So far, the political dimension of the banking crisis is seen through the prism of the opinion polls. Gordon Brown is up. David Cameron is down. It seems the oscillating fortunes of Northern Rock and its nervous savers made the Government more popular rather than less. Labour's current substantial poll lead may or may not be fleeting. No one knows for sure – which is why some of Mr Brown's allies are advising him once more to hold an autumn election while he is ahead.
While the fuzzy speculation intensifies, a more lasting political consequence of the banking drama is overlooked. Through this single act of intervention, the Government has challenged the fashionable consensus that the state should play no role in protecting companies from the consequences of their actions. What makes the hyper-activity at the centre more significant is that Labour has played a leading part in reinforcing the consensus over the past decade.
It is almost as if, after a long period in the darkness, the spirit of the 1970s is back. Within the space of a few days, Led Zeppelin has announced it is reforming and the Government has intervened to save a company that is in trouble. I could never get to grips with the Zeppelin song "Stairway to Heaven", a regular at parties in the late 1970s. I recall dancing with an awkward intimacy during the slow phase of the song and then never knowing what to do when the tempo intensified maniacally towards the end. While I struggled on the dance floor, governments agonised similarly over how fast they should move in their attempts to save failing industries. They had the same success as my clumsy efforts to dance with girls. The harder they tried, the more disastrous the consequences.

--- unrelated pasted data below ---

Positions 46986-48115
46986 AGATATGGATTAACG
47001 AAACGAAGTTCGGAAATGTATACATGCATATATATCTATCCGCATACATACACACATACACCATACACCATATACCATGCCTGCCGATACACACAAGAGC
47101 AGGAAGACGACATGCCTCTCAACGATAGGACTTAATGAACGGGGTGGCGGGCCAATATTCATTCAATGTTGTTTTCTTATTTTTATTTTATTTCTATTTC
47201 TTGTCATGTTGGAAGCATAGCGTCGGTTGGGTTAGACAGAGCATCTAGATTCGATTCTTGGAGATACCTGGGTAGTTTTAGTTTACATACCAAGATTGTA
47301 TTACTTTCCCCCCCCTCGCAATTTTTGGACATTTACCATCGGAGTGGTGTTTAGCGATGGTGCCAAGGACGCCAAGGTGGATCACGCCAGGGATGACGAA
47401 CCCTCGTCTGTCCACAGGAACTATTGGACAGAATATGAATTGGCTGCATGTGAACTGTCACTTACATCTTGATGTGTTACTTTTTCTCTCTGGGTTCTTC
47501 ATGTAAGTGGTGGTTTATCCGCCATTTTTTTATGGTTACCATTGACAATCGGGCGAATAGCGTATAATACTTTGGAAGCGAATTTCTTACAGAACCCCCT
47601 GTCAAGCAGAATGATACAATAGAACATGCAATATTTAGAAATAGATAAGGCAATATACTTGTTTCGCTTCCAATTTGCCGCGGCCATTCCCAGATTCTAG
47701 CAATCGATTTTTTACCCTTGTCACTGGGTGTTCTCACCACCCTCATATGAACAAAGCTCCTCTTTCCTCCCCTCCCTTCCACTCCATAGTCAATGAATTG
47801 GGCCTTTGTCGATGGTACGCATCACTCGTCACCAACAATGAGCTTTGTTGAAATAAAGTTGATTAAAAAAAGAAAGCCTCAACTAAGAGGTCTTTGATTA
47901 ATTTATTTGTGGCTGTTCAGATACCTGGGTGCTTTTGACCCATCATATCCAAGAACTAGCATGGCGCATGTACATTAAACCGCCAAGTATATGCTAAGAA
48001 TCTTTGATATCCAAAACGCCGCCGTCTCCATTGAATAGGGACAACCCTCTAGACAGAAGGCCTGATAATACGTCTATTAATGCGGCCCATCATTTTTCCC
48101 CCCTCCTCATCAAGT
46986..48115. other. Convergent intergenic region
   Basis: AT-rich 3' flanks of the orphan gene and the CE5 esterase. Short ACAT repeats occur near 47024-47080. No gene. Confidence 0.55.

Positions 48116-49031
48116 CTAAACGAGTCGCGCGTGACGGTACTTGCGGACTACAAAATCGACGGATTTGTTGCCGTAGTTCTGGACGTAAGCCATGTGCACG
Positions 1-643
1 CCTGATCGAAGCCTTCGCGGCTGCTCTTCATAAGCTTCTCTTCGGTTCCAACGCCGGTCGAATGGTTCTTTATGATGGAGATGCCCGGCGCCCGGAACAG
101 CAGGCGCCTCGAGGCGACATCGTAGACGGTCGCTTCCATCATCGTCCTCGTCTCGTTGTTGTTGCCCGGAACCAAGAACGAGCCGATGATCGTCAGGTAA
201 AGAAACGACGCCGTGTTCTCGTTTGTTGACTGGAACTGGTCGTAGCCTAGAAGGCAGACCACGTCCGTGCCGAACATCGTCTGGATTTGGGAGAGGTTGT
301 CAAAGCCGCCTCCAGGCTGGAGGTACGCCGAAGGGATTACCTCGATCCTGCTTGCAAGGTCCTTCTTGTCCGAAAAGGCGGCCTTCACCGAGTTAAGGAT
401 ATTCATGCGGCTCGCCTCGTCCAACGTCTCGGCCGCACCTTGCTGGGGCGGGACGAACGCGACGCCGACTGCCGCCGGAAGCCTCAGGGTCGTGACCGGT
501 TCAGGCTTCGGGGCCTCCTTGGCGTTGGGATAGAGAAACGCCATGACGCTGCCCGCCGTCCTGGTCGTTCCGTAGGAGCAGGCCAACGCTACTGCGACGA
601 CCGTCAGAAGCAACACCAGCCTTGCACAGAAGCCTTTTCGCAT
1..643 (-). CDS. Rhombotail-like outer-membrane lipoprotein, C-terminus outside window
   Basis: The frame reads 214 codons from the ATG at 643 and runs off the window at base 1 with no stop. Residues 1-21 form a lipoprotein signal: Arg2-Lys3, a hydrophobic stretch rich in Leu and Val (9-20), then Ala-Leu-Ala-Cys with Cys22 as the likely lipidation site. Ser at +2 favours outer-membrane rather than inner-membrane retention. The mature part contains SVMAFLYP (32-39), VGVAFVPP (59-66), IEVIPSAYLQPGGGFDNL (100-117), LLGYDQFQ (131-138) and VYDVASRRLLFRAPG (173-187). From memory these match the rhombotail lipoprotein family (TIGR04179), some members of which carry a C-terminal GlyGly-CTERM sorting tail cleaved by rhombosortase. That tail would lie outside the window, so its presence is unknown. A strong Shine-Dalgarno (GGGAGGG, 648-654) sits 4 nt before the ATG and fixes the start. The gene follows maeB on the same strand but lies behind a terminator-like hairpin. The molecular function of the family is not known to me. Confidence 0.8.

But those disasters brought about an equally extreme response in the 1980s and 1990s. I stopped dancing. Governments stopped intervening altogether. Margaret Thatcher became popular by promising to get the state off our backs. Any mention of state or government intervention and images of the 1970s were immediately invoked. Even the idea of "regulation" was seen as heavy-handed and, as a result, Britain became the lightly regulated financial capital of the world. Fearful of any echo from their vote-losing past, New Labour stood back fearfully too when it won power: Help – we must not touch the railways! If a successful manufacturer is in temporary trouble we wont do anything to save them! It is up to the regulator what happens to mortgages, it's nothing to do with us!